Law
This had nothing to do with racism

This had nothing to do with racism

Dr Bawa-Garba was struck off because she was incompetent.

Dr Hadiza Bawa-Garba was convicted in 2015 of gross negligence manslaughter, after Jack Adcock, a six-year-old boy, died in hospital while under her care. Last week, the Court of Appeal ruled that she be allowed to resume her career as a doctor. That decision came after a prominent campaign had alleged that Bawa-Garba, of Nigerian heritage, had been a victim of racism by the medical hierarchy. The facts suggest otherwise, and point, on the contrary, to how the accusation of ‘racism’ was used to obscure reality in this case.

The facts that resulted in Bawa-Garba’s manslaughter conviction were truly shocking. In her four-week Crown Court trial the jury was advised to deliver a guilty verdict only if they felt Bawa-Garba had committed negligence that was ‘truly exceptionally bad’. Despite this high bar, she was convicted. She then attempted to appeal her conviction, but the Court of Appeal dismissed her arguments as meritless. It noted that ‘this jury was left in no doubt as to the truly exceptional degree of negligence’ in this case.

Throughout her trial and attempts to appeal, Bawa-Garba was represented by an expert team of lawyers, led by a Queen’s Counsel. The trial judge was a High Court judge with considerable experience of medical-negligence prosecutions, and the Court of Appeal said he ‘provided a masterly analysis of the case’ in his direction to the jury. There was patently no irregularity or injustice behind the jury’s conviction.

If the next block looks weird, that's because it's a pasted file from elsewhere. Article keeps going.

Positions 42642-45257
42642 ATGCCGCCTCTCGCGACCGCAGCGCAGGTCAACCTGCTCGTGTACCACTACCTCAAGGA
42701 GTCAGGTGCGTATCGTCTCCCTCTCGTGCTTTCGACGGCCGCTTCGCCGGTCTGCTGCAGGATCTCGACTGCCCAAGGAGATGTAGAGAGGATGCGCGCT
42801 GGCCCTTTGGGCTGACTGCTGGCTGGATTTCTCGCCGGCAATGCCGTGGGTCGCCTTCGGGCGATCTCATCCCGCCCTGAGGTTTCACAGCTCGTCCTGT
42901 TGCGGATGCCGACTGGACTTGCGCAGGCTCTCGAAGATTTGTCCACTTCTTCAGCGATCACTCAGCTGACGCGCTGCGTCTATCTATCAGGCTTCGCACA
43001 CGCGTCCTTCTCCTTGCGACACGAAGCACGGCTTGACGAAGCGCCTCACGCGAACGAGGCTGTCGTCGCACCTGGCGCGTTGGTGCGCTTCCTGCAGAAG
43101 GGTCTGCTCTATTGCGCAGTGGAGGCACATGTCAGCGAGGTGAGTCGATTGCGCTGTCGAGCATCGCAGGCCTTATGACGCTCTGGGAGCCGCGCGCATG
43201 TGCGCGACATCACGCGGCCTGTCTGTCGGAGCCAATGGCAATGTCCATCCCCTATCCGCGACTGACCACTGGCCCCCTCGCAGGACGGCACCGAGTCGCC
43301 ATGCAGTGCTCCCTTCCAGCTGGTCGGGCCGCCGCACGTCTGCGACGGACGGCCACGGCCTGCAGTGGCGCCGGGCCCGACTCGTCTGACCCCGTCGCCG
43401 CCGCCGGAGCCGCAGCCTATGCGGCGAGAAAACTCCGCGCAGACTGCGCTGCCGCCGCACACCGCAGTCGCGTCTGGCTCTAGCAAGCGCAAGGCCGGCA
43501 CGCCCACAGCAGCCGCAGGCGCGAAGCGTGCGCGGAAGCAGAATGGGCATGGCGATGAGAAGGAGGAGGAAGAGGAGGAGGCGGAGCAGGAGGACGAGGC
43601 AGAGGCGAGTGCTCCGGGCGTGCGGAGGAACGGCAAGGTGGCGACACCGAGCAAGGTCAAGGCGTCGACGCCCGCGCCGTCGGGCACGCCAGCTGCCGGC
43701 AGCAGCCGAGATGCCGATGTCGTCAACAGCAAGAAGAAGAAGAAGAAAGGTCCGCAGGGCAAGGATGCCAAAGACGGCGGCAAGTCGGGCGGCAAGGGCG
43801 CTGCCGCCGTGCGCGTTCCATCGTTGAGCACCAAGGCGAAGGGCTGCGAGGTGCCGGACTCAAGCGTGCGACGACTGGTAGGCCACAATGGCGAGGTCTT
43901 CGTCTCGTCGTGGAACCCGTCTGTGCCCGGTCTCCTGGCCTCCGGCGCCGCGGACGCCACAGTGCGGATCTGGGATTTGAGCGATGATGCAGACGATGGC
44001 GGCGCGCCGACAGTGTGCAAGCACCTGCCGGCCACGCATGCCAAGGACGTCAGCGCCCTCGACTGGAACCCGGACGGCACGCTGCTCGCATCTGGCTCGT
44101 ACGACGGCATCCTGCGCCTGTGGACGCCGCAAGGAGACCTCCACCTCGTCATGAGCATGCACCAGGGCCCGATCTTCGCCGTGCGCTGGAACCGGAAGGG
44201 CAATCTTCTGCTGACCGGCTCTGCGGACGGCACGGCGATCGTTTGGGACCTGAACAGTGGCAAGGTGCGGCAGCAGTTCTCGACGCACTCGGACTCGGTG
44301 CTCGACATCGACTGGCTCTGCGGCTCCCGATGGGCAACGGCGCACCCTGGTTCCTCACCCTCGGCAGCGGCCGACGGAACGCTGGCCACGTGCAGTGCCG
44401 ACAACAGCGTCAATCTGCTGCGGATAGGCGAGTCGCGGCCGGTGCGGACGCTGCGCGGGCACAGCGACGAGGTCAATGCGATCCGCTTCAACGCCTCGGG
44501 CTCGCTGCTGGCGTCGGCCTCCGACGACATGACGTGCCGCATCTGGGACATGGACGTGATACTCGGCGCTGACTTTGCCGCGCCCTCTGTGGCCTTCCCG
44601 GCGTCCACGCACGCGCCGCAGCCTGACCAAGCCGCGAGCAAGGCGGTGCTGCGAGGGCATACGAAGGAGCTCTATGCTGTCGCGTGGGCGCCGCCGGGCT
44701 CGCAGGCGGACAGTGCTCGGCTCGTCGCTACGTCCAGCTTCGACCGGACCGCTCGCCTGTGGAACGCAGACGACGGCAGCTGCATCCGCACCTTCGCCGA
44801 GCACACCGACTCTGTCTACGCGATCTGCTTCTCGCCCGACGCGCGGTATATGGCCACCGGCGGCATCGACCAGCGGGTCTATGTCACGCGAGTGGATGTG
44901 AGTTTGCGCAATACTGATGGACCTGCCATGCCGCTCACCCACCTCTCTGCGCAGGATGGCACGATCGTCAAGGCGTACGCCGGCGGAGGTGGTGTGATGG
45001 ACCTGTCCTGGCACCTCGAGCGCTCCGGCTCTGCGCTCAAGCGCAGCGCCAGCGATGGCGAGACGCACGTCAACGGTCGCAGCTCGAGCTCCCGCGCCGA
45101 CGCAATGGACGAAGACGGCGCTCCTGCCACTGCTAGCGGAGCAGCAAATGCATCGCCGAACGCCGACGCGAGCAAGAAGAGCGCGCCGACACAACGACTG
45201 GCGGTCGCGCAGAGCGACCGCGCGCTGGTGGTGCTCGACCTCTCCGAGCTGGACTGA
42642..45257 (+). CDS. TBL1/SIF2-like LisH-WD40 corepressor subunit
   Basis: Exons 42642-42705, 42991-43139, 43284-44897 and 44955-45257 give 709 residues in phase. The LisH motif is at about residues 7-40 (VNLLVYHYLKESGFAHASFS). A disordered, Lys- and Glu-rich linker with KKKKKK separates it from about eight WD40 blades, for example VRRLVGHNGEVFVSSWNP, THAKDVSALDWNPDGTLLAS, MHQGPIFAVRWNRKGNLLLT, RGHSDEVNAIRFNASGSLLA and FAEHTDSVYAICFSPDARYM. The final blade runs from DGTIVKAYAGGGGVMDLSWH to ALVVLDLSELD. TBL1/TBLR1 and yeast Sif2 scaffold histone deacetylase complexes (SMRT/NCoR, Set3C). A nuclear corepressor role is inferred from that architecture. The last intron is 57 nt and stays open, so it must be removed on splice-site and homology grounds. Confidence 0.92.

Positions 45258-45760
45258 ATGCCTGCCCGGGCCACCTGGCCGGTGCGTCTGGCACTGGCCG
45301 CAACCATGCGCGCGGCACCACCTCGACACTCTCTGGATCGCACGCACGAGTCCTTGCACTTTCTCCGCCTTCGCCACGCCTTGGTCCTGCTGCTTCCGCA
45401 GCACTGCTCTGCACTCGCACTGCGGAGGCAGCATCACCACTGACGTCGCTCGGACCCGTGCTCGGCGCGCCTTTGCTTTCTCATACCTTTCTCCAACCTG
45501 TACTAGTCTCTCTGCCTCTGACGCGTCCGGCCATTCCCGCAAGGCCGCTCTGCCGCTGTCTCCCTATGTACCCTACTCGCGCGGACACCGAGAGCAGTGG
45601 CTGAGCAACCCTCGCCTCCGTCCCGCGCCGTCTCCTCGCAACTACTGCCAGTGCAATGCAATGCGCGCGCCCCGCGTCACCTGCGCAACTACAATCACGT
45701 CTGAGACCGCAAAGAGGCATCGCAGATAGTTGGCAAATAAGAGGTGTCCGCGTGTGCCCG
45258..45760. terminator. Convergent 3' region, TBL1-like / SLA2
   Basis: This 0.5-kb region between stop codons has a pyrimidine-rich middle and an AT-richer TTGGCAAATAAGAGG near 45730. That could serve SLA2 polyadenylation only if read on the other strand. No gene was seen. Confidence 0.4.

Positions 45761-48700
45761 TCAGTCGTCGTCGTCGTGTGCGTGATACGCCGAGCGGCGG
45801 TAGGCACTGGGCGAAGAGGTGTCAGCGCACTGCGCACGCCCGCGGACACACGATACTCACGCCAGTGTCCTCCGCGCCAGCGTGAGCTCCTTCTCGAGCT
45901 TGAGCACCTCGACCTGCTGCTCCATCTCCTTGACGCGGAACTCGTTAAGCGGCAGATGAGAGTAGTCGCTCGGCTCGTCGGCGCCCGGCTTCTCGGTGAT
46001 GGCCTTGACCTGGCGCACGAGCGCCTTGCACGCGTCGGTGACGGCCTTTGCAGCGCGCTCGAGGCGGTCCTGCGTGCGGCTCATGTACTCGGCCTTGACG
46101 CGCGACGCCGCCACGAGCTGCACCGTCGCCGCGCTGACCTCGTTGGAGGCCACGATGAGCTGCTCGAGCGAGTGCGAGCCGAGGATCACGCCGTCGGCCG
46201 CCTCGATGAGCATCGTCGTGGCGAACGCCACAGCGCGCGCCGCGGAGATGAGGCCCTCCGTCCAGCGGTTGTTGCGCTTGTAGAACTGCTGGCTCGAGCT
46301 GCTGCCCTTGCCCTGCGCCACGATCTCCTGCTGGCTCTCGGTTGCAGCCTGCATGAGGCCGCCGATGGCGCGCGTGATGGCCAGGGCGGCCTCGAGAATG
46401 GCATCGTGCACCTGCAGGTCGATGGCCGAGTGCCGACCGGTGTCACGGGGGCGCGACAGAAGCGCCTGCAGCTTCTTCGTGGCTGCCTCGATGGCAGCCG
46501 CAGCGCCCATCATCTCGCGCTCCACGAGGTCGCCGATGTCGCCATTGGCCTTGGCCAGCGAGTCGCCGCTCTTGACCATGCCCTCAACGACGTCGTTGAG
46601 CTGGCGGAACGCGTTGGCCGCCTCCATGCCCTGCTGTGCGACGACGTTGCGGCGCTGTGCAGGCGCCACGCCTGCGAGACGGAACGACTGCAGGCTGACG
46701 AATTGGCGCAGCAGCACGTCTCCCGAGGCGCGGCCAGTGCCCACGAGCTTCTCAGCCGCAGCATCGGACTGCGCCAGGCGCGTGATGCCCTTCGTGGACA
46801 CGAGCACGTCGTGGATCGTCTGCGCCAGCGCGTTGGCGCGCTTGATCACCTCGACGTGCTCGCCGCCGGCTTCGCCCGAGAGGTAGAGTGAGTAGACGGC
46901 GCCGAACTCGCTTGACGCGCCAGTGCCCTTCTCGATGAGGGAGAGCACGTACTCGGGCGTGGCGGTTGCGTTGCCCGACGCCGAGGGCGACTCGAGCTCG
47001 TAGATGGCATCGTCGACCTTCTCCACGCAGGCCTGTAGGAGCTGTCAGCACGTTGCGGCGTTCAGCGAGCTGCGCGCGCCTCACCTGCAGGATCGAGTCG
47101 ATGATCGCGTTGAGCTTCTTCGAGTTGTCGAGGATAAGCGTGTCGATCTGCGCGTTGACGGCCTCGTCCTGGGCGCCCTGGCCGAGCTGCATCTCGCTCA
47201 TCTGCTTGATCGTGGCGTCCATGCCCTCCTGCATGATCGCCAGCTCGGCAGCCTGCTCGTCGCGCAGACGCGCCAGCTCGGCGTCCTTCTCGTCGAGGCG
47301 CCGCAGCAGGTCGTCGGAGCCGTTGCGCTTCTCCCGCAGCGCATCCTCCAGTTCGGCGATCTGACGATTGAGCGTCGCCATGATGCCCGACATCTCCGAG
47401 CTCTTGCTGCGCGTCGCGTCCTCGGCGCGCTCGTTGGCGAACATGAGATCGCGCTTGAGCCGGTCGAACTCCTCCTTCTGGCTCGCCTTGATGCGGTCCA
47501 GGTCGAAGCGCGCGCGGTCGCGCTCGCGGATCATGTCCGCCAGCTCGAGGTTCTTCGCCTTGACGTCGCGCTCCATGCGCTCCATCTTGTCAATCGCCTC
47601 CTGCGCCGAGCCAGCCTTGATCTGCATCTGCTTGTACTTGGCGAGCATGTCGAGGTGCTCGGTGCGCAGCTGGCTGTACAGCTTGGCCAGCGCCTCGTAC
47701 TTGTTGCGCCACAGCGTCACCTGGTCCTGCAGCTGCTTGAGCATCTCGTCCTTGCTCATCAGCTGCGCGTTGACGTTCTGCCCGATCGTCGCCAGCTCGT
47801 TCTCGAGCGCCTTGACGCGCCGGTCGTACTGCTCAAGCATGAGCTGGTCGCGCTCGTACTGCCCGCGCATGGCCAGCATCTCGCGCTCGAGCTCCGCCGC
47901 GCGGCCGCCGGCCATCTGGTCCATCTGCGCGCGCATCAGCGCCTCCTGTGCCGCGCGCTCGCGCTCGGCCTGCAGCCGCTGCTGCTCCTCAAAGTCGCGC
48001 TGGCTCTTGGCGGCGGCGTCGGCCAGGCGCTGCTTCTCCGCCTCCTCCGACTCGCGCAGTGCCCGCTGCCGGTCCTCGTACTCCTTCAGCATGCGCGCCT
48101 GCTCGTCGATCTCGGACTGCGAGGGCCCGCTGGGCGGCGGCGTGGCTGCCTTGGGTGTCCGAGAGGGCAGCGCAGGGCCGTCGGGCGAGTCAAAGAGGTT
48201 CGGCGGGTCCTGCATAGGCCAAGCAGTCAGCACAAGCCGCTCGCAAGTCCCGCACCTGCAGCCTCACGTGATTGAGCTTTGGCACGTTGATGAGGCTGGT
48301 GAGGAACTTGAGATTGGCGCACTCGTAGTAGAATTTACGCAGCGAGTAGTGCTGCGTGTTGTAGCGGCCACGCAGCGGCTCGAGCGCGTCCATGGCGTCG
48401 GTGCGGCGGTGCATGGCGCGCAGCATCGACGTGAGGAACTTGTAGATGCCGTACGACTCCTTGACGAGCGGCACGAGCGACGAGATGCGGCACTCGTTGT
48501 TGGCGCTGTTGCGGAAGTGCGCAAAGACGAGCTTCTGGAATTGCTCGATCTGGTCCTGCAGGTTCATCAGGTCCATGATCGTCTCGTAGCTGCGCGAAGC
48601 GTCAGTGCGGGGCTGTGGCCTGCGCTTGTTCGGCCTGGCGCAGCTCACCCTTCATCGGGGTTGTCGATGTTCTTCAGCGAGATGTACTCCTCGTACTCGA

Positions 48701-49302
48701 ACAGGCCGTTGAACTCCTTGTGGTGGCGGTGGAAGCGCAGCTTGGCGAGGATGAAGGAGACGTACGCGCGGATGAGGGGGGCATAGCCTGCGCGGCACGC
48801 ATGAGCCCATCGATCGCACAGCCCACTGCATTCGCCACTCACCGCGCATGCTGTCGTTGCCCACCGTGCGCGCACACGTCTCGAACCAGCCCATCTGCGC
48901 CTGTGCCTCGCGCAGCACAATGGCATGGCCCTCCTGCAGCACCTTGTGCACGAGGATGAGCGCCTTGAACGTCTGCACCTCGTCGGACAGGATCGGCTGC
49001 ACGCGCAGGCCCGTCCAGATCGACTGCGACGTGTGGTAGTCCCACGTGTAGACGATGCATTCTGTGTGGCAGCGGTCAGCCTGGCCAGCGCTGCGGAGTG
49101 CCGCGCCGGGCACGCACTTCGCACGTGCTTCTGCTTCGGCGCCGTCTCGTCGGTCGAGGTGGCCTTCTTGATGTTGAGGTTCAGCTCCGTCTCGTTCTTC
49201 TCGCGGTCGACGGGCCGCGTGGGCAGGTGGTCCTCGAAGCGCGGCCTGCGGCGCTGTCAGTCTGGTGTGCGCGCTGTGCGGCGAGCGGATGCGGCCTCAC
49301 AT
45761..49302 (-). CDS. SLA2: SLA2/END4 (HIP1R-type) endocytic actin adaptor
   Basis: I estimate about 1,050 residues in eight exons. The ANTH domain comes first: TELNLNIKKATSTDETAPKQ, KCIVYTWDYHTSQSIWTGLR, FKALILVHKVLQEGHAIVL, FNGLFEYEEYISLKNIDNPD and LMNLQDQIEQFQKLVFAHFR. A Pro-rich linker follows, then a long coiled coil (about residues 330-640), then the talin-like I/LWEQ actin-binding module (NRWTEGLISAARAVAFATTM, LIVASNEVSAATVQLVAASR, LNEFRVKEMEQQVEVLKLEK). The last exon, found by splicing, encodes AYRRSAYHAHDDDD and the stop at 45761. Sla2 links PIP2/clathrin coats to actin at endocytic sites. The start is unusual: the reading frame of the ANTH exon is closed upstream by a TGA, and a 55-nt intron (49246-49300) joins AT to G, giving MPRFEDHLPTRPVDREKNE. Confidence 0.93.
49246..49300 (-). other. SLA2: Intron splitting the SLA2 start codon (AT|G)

The trial judge sentenced Bawa-Garba to a two-year prison term, but suspended it after noting that, in the words of the High Court, the ‘effect of the conviction meant that her career was over’. He clearly expected her to be struck off the medical register. But to the consternation of the General Medical Council (GMC), which is charged with ensuring proper medical standards, her disciplinary tribunal merely imposed a one-year suspension from the register.

This decision was then overturned by the High Court, which ruled in January that anything less than a striking-off was inconsistent with the nature of the jury’s conviction. In reaching this conclusion, the court concluded that Dr Bawa-Garba’s ‘truly exceptional bad failings’ caused such a ‘serious departure from the principles of good medical practice’ that public confidence in the medical profession would be undermined if she was allowed to resume her medical career.

That should have been the end of it. But the case was given a further lease of life by a campaign that accused the GMC of having racially discriminated against Bawa-Garba. Earlier this year, the British Association of Physicians of Indian Origin (BAPIO) wrote to the GMC to accuse it of an inherent bias against black and minority ethnic doctors, as reflected in its ‘pursuit’ of Dr Bawa-Garba. The letter was widely covered in the medical press. And a few days later, the Muslim Doctors Association, an organisation with over 6,000 members, claimed that striking off Dr Bawa-Garba ‘highlights the important issue for debate concerning the treatment and fate of BME doctors working in the NHS’.